The match which made her a national wrestling champion took less than six minutes.
“After my match, I had a pretty good cry, so I was pretty happy.”Sara McPhail
As Sara McPhail of Hazelton, B.C., dropped her opponent to the mat one last time in the final seconds of the contest, McPhail knew she had just won first in the Under 17, 69 Kilos girls division at the 2023 Canadian Wrestling Championships in Vancouver.
“It feels pretty amazing,” McPhail said in an interview as she headed home following the late March competition.
“After my match, I had a pretty good cry, so I was pretty happy. I’m very thankful that I got that opportunity, and it’s pretty awesome.”
McPhail’s victory comes after months of training and competition that took her to regionals, provincials, and then the B.C. Summer Games to qualify for the nationals. At only 14, she is one of the youngest Under 17 wrestling champions in the country and is only getting started.
Her final opponent at the 2023 Canadian Wrestling Championship was familiar to her. It was Cassidy Pace, the former U17 title holder. The two had wrestled before at a tournament earlier in the season, and McPhail had triumphed. Still, she wasn’t sure what to expect going into the championship match.
“Wrestling matches can either take like five minutes or two seconds; you never know what could happen.”Sara McPhail
“I was a bit nervous,” she said. “But wrestling matches can either take like five minutes or two seconds; you never know what could happen.”
In the end, McPhail came out on top, beating Pace 6-1 and setting the stage for the years ahead.
McPhail was only in grade six when she was first introduced to wrestling through a family member. After attending her first practice, she was hooked.
“I really liked it, so I just kept going,” she said. “I didn’t go to any tournaments for my first year of wrestling, but then at my first tournament, I kicked butt, so then I fell in love with it, and here I am.”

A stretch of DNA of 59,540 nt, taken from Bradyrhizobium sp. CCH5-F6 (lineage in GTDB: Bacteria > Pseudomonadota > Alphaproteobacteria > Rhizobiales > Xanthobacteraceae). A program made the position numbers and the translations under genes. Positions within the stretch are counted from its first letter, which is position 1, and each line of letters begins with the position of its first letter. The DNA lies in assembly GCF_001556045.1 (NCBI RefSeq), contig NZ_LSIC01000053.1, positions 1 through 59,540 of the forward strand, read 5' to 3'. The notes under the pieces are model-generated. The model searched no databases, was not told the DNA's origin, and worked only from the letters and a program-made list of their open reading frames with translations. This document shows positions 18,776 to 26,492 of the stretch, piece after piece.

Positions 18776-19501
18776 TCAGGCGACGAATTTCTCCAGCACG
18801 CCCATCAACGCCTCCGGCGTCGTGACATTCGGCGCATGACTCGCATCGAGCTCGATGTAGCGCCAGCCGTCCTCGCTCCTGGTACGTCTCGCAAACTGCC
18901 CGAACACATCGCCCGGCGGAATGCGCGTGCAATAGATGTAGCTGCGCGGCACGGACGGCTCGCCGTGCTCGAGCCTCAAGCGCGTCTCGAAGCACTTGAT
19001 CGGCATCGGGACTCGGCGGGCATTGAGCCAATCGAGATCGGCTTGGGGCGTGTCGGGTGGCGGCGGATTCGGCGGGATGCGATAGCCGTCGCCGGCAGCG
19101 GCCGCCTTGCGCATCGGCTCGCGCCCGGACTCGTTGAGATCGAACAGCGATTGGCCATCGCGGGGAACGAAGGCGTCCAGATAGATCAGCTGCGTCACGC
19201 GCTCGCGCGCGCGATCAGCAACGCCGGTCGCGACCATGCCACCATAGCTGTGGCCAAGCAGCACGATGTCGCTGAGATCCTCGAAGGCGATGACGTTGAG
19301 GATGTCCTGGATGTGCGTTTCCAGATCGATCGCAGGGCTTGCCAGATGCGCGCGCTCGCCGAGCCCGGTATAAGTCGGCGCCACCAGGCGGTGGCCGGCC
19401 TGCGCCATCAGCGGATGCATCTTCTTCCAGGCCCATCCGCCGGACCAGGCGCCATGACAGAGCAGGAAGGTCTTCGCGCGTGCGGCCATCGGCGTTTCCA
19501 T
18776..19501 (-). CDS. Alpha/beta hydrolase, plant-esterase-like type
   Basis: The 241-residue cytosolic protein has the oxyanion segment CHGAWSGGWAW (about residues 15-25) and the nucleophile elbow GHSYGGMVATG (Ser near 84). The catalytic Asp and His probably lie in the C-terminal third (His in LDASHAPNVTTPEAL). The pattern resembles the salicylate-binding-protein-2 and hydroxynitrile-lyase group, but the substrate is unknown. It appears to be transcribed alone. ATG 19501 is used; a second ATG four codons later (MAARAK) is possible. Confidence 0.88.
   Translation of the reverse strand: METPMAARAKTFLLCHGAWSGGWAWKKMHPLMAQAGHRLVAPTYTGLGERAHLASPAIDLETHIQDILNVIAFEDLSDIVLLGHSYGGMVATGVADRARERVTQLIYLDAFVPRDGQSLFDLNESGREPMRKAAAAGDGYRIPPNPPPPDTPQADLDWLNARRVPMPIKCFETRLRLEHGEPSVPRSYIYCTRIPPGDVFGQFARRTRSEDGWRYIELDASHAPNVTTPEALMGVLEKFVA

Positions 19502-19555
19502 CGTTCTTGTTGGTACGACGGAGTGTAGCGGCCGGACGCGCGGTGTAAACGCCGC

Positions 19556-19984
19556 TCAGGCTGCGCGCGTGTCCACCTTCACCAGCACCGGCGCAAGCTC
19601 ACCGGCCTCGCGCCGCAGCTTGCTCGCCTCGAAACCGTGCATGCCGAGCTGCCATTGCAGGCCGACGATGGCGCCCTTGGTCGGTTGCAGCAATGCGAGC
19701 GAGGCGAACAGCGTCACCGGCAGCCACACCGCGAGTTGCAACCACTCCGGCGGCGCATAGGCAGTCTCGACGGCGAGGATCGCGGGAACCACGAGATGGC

“No one else in my family wrestles,” McPhail explained, “but I do wrestle quite a few of my family members just for fun. My Aunt Kaylee and I will just be having a conversation. The next thing you know, we’re throwing each other onto the ground. So they’ve definitely helped me quite a bit.”
“I can’t go to the Olympics until 2028 because you have to be 17. So I’m just going to go to nationals each year and keep trying to improve.”Sara McPhail
Last year McPhail moved east to Vanderhoof to pursue her academic studies but continued to train with the Nechako Valley Wrestling Club under coach Travis Himmelright. She still returns to Hazelton to train with her former coach Tom Lee to prepare for competition.
“Mr. Himmelright runs us pretty hard,” McPhail said. “We’ll usually run lines in the wrestling room, and he just tries to make sure our technique is down … He’s in a lot better shape than me, and he’s in his 50s.”
Despite not having the best facilities or access to competition like other communities across the province, Hazelton is known for turning out wrestling greats like Olympic gold medalist Carol Huynh and Lyndsay Belisle. Although it’s a few years off, McPhail could be next.
“I can’t go to the Olympics until 2028 because you have to be 17,” McPhail said. “I’m only 14, and it’s only every four years, so I got to wait quite a bit for that. So I’m just going to go to nationals each year and keep trying to improve.”